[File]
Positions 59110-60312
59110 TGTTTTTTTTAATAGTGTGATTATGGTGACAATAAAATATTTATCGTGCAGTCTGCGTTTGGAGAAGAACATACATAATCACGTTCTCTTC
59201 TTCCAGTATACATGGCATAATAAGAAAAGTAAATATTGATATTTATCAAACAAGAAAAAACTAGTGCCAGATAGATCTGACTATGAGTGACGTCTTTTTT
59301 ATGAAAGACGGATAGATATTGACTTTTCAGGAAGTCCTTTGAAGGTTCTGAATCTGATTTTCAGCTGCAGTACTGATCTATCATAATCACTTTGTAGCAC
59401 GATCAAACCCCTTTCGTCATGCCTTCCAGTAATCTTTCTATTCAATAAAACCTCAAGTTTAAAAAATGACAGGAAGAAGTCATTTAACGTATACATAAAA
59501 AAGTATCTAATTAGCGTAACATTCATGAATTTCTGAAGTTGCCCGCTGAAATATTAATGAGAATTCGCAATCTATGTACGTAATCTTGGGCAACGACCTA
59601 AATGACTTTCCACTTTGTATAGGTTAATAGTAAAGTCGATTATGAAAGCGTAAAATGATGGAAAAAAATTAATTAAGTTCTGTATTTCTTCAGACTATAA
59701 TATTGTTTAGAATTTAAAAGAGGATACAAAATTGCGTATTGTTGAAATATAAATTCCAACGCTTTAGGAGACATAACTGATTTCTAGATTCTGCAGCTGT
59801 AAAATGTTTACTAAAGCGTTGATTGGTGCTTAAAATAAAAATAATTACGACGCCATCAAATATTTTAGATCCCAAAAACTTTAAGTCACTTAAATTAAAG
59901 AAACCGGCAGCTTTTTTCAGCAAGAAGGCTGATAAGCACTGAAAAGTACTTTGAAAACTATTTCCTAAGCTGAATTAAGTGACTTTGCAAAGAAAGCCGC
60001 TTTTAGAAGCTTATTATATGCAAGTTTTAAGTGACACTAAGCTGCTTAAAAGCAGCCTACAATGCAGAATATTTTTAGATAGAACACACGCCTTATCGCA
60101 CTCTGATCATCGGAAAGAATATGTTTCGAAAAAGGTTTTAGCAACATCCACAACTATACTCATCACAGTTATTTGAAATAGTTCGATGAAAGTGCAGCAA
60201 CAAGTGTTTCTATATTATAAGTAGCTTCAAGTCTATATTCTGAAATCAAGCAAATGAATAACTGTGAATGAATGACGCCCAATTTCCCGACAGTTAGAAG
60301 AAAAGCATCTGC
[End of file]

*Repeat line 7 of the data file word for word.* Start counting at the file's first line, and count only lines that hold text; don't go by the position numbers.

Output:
59601 AATGACTTTCCACTTTGTATAGGTTAATAGTAAAGTCGATTATGAAAGCGTAAAATGATGGAAAAAAATTAATTAAGTTCTGTATTTCTTCAGACTATAA